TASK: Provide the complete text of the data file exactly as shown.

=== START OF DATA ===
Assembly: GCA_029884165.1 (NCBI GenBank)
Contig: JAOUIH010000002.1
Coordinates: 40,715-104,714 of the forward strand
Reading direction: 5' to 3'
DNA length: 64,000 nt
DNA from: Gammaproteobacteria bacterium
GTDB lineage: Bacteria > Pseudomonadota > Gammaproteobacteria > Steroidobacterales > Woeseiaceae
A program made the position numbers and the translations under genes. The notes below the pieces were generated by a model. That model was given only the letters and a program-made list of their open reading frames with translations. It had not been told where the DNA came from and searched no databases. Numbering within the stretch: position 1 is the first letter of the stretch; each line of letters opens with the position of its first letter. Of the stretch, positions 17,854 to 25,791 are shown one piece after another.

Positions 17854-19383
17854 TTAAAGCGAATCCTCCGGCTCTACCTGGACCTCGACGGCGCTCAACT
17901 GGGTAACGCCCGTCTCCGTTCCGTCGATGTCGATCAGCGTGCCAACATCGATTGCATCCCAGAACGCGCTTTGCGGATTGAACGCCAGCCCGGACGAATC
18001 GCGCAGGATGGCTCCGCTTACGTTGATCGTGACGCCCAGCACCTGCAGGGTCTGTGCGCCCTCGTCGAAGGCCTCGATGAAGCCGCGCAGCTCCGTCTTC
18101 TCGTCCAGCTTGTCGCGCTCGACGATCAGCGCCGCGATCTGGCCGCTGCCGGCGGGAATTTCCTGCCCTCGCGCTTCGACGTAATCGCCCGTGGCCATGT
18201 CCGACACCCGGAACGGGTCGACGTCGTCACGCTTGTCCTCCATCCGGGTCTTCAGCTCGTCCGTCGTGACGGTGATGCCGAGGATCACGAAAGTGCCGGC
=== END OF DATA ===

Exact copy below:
Assembly: GCA_029884165.1 (NCBI GenBank)
Contig: JAOUIH010000002.1
Coordinates: 40,715-104,714 of the forward strand
Reading direction: 5' to 3'
DNA length: 64,000 nt
DNA from: Gammaproteobacteria bacterium
GTDB lineage: Bacteria > Pseudomonadota > Gammaproteobacteria > Steroidobacterales > Woeseiaceae
A program made the position numbers and the translations under genes. The notes below the pieces were generated by a model. That model was given only the letters and a program-made list of their open reading frames with translations. It had not been told where the DNA came from and searched no databases. Numbering within the stretch: position 1 is the first letter of the stretch; each line of letters opens with the position of its first letter. Of the stretch, positions 17,854 to 25,791 are shown one piece after another.

Positions 17854-19383
17854 TTAAAGCGAATCCTCCGGCTCTACCTGGACCTCGACGGCGCTCAACT
17901 GGGTAACGCCCGTCTCCGTTCCGTCGATGTCGATCAGCGTGCCAACATCGATTGCATCCCAGAACGCGCTTTGCGGATTGAACGCCAGCCCGGACGAATC
18001 GCGCAGGATGGCTCCGCTTACGTTGATCGTGACGCCCAGCACCTGCAGGGTCTGTGCGCCCTCGTCGAAGGCCTCGATGAAGCCGCGCAGCTCCGTCTTC
18101 TCGTCCAGCTTGTCGCGCTCGACGATCAGCGCCGCGATCTGGCCGCTGCCGGCGGGAATTTCCTGCCCTCGCGCTTCGACGTAATCGCCCGTGGCCATGT
18201 CCGACACCCGGAACGGGTCGACGTCGTCACGCTTGTCCTCCATCCGGGTCTTCAGCTCGTCCGTCGTGACGGTGATGCCGAGGATCACGAAAGTGCCGGC